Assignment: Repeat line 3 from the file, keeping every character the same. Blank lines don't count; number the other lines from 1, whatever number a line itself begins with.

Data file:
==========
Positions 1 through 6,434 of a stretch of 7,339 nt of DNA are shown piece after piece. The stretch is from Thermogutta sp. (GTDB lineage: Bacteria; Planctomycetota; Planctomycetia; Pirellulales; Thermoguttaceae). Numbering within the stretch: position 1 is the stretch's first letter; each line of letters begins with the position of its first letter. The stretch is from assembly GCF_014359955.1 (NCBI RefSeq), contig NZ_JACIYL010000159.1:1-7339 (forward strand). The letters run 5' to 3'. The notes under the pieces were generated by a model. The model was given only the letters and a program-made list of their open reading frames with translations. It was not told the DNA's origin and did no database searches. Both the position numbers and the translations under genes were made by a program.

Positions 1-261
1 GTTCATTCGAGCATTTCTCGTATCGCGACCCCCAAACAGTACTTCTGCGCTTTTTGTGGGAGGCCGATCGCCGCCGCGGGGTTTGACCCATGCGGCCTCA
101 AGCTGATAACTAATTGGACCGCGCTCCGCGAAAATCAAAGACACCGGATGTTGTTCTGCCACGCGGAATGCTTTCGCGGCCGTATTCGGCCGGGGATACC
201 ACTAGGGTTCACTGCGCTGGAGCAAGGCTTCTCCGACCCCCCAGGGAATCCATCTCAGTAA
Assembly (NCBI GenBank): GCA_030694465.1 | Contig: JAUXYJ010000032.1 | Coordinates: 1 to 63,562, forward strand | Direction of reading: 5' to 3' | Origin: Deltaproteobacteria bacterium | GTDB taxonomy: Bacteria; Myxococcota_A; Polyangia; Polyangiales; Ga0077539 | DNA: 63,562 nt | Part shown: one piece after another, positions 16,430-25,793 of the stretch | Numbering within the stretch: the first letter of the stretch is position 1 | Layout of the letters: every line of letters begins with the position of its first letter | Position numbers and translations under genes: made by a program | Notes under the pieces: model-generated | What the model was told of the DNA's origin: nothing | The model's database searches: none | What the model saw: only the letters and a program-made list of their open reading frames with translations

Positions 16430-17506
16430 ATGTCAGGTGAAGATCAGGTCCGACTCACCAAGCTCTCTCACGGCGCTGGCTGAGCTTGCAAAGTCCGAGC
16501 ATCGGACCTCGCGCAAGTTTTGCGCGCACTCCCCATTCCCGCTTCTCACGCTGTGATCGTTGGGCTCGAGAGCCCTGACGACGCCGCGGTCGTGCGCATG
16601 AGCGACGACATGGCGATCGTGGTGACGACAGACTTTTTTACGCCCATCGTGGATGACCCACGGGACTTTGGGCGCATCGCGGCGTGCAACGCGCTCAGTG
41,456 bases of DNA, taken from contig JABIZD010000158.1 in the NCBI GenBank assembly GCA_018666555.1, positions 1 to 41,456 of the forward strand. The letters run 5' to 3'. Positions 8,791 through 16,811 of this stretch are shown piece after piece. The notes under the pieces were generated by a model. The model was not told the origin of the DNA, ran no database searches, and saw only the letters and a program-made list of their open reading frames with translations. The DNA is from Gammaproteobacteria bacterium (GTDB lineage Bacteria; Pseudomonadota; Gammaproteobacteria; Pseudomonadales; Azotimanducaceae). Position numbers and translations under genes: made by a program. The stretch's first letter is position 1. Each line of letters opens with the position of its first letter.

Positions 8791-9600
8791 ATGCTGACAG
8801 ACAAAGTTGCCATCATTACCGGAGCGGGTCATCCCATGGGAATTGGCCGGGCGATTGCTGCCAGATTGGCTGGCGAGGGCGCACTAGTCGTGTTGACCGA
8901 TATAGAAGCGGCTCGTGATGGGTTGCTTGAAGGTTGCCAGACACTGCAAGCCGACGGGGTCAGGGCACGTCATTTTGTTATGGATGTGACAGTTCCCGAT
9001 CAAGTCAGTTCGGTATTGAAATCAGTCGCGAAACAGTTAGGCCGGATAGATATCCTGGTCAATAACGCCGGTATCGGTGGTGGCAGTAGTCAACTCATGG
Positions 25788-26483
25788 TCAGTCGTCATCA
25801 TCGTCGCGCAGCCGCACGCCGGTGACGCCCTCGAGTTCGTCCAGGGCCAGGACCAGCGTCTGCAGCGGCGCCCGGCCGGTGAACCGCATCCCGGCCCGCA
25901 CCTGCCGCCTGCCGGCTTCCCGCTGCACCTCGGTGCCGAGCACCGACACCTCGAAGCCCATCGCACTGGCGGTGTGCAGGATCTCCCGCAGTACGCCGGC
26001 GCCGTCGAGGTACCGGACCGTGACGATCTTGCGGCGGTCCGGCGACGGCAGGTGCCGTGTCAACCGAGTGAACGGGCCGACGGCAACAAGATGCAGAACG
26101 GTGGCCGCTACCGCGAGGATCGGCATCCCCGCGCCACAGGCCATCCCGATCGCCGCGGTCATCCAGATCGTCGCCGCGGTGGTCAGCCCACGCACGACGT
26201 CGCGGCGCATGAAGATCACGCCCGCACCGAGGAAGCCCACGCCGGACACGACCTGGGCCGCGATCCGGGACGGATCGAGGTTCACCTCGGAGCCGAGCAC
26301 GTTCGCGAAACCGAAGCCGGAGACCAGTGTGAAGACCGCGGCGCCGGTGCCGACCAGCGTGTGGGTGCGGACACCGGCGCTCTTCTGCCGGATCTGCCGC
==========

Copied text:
1 GTTCATTCGAGCATTTCTCGTATCGCGACCCCCAAACAGTACTTCTGCGCTTTTTGTGGGAGGCCGATCGCCGCCGCGGGGTTTGACCCATGCGGCCTCA